14.1 

By 2025, prevent and significantly reduce marine pollution of all kinds, in particular from land-based activities, including marine debris and nutrient pollution 

14.1.1

Index of coastal eutrophication and floating plastic debris density

14.2 

By 2020, sustainably manage and protect marine and coastal ecosystems to avoid significant adverse impacts, including by strengthening their resilience, and take action for their restoration in order to achieve healthy and productive oceans 

14.2.1

Proportion of national exclusive economic zones managed using ecosystem-based approaches

14.3 

Minimize and address the impacts of ocean acidification, including through enhanced scientific cooperation at all levels 

14.3.1

Average marine acidity (pH) measured at agreed suite of representative sampling stations

14.4 

By 2020, effectively regulate harvesting and end overfishing, illegal, unreported and unregulated fishing and destructive fishing practices and implement science-based management plans, in order to restore fish stocks in the shortest time feasible, at least to levels that can produce maximum sustainable yield as determined by their biological characteristics 

14.4.1

Proportion of fish stocks within biologically sustainable levels

14.5 

By 2020, conserve at least 10 per cent of coastal and marine areas, consistent with national and international law and based on the best available scientific information 

14.5.1

Coverage of protected areas in relation to marine areas

14.6 

By 2020, prohibit certain forms of fisheries subsidies which contribute to overcapacity and overfishing, eliminate subsidies that contribute to illegal, unreported and unregulated fishing and refrain from introducing new such subsidies, recognizing that appropriate and effective special and differential treatment for developing and least developed countries should be an integral part of the World Trade Organization fisheries subsidies negotiation 

14.6.1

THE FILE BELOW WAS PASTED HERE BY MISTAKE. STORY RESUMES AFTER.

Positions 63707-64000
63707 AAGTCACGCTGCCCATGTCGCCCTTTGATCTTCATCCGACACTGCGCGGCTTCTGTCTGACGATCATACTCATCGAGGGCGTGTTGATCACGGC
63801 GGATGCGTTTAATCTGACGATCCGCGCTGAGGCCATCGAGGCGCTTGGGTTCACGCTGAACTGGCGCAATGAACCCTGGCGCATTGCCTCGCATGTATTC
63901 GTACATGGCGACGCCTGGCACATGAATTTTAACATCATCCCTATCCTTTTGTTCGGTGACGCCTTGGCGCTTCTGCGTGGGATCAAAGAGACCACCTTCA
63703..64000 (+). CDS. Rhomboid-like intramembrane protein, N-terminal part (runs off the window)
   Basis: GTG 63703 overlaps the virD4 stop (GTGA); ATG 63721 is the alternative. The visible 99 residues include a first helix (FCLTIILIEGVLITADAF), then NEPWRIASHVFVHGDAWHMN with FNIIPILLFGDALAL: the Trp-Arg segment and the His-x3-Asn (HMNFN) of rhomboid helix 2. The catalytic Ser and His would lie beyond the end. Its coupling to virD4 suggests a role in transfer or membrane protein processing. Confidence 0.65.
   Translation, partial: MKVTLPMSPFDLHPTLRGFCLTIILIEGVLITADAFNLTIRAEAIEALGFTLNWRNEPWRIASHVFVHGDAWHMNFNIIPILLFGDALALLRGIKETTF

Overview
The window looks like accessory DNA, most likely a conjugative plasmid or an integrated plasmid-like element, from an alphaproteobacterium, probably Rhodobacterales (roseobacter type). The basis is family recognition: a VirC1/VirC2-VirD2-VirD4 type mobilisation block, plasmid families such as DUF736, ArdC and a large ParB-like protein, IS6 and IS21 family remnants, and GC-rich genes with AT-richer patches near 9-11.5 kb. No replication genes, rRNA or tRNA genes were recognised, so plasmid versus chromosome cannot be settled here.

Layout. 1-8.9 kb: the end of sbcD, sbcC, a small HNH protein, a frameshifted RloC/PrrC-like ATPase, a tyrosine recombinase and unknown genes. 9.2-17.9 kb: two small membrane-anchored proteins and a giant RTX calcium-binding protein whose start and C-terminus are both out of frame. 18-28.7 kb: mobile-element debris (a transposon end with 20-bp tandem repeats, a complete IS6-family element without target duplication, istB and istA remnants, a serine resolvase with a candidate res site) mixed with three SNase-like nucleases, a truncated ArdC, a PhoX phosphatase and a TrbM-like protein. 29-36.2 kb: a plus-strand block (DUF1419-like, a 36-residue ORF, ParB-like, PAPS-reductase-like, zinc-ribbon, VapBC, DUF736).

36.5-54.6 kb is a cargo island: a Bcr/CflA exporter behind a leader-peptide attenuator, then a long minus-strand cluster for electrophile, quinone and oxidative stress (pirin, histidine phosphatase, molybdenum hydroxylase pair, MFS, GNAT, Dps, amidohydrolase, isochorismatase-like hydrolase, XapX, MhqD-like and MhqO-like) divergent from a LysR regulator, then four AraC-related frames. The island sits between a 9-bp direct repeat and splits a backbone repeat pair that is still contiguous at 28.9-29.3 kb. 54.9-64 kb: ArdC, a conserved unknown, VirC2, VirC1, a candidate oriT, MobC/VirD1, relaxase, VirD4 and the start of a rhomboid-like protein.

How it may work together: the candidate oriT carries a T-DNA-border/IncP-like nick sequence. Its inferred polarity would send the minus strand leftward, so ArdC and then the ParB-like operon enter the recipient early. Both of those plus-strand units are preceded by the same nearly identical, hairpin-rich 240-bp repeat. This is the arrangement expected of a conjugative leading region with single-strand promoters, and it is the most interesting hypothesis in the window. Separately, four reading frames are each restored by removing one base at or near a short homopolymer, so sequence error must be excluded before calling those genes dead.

Progress by countries in the degree of implementation of international instruments aiming to combat illegal, unreported and unregulated fishing

14.7 

By 2030, increase the economic benefits to Small Island developing States and least developed countries from the sustainable use of marine resources, including through sustainable management of fisheries, aquaculture and tourism 

14.7.1

Sustainable fisheries as a percentage of GDP in small island developing States, least developed countries and all countries

14.A

Increase scientific knowledge, develop research capacity and transfer marine technology, taking into account the Intergovernmental Oceanographic Commission Criteria and Guidelines on the Transfer of Marine Technology, in order to improve ocean health and to enhance the contribution of marine biodiversity to the development of developing countries, in particular small island developing States and least developed countries 

14.A.1

Proportion of total research budget allocated to research in the field of marine technology

14.B

Provide access for small-scale artisanal fishers to marine resources and markets 

14.B.1

Progress by countries in the degree of application of a legal/regulatory/policy/institutional framework which recognizes and protects access rights for small-scale fisheries

14.C 

Enhance the conservation and sustainable use of oceans and their resources by implementing international law as reflected in UNCLOS, which provides the legal framework for the conservation and sustainable use of oceans and their resources, as recalled in paragraph 158 of The Future We Want 

14.C.1

Number of countries making progress in ratifying, accepting and implementing through legal, policy and institutional frameworks, ocean-related instruments that implement international law, as reflected in the United Nation Convention on the Law of the Sea, for the conservation and sustainable use of the oceans and their resources